Energy Bill Would Reward Oil Industry Without Lowering Prices
When asked about
our insecure energy supply and the high price of gasoline, President Bush has said, "If people had acted on my energy bill
when I submitted it three years ago, we would be in a much better situation today."
But the energy
bill, which remains stuck in Congress, is actually a multibillion dollar giveaway to the oil, coal and nuclear industries
-- and it will actually make gasoline even more expensive, while weakening public health and environmental protections.
The House of Representatives
is slated to vote on the energy bill today. But a recent study by the Energy Information Administration (EIA), the statistical
arm of the Energy Department, reports that H.R. 6, the House bill, will fail to reduce either prices or oil imports. And
it will cost taxpayers at least $31 billion.
According to the
EIA, gasoline prices will increase by 6.45 percent by 2010. If the energy bill becomes law, however, EIA says gas prices will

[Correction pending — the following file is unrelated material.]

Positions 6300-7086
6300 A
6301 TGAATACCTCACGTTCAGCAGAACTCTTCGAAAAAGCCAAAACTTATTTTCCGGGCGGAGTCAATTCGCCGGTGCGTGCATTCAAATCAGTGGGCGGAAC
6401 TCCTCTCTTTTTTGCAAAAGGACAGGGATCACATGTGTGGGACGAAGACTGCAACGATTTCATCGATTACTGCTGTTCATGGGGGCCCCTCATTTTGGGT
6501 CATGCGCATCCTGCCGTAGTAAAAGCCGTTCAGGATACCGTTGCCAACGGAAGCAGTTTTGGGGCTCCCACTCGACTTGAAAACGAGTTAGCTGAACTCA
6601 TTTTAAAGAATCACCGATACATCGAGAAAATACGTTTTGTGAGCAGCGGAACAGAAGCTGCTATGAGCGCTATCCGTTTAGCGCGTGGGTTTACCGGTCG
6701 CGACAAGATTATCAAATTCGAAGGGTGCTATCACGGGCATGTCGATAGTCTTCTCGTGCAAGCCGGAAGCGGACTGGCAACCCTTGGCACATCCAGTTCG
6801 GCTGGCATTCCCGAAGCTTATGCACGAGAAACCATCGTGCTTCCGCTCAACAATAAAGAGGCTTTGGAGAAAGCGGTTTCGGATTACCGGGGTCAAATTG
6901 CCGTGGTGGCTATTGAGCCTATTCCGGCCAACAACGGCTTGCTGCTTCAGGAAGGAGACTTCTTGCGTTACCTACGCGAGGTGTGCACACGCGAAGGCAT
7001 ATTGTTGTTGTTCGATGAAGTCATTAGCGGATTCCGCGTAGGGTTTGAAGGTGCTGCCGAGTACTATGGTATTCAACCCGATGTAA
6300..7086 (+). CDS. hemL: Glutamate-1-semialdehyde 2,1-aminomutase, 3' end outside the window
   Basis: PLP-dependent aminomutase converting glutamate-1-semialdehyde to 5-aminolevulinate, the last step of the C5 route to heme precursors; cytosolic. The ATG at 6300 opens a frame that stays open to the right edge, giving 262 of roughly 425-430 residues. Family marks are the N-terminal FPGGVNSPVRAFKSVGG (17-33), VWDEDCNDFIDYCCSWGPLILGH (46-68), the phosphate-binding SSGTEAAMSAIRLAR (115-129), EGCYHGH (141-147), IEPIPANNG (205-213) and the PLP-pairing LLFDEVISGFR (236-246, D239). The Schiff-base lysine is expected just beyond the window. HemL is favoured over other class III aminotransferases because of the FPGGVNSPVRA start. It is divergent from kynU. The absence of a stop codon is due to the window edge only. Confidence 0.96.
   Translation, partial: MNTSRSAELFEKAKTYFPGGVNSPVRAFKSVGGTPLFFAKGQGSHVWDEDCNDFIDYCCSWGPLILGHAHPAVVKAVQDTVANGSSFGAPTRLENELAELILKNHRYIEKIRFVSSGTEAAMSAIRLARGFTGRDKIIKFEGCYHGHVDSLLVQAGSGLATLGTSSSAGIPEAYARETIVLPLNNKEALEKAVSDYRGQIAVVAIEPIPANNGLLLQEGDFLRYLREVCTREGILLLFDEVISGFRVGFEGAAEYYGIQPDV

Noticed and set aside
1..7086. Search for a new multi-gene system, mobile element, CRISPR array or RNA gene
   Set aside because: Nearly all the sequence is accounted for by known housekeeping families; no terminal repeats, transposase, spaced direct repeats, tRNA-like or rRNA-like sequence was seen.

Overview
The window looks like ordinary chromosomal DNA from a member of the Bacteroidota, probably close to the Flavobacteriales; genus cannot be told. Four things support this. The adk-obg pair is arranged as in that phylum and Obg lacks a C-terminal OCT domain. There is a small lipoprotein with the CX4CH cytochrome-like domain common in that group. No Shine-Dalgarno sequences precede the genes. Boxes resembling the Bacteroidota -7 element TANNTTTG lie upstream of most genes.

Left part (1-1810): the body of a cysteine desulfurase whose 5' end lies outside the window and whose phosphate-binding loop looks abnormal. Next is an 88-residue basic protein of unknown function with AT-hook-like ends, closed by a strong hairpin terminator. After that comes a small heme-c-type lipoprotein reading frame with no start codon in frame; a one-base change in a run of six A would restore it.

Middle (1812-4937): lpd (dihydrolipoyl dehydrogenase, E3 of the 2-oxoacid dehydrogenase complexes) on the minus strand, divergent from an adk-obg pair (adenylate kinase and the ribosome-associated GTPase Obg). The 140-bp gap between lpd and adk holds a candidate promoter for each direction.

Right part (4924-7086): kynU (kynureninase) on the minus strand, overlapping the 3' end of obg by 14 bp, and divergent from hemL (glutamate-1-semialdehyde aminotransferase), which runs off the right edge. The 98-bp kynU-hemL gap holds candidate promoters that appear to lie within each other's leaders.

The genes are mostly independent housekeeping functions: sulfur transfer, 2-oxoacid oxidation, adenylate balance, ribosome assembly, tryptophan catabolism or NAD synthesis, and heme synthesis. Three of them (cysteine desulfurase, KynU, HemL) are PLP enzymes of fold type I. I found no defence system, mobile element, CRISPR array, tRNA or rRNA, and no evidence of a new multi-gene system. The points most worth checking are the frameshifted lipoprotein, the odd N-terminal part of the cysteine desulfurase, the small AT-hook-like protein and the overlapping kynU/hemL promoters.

increase by 6.6 percent by 2010. Over the long term, by 2025, the energy bill would result in a price jump of 10.3 percent,
while under business as usual the increase would be only 8.2 percent.
The energy bill
would also fail to reduce oil imports. According to EIA, oil imports are projected to increase 24.7 percent by 2010 under
current policies. If the energy bill passes, oil imports will increase only slightly less, 23.8 percent. Over the long term,
the energy bill would only modestly affect imports. If the bill passes and is signed into law, imports will increase 82.9
percent by 2025, compared to an increase of 84.8 percent without the energy bill.
Finally, the energy
bill would have a devastating effect on our environment. Most notoriously, the bill would open the spectacular Arctic National
Wildlife Refuge to oil drilling and production. Drilling in the Refuge would have no affect on today's gas prices, because
oil from the Refuge will take 10 years to reach the market. Moreover, oil from the Refuge would provide the nation at best
with only a 180-day supply a miniscule amount in the big picture. 
may say that his energy bill will reduce prices; but the numbers generated by his own Energy Department tell a different story.
 NRDC fact sheet.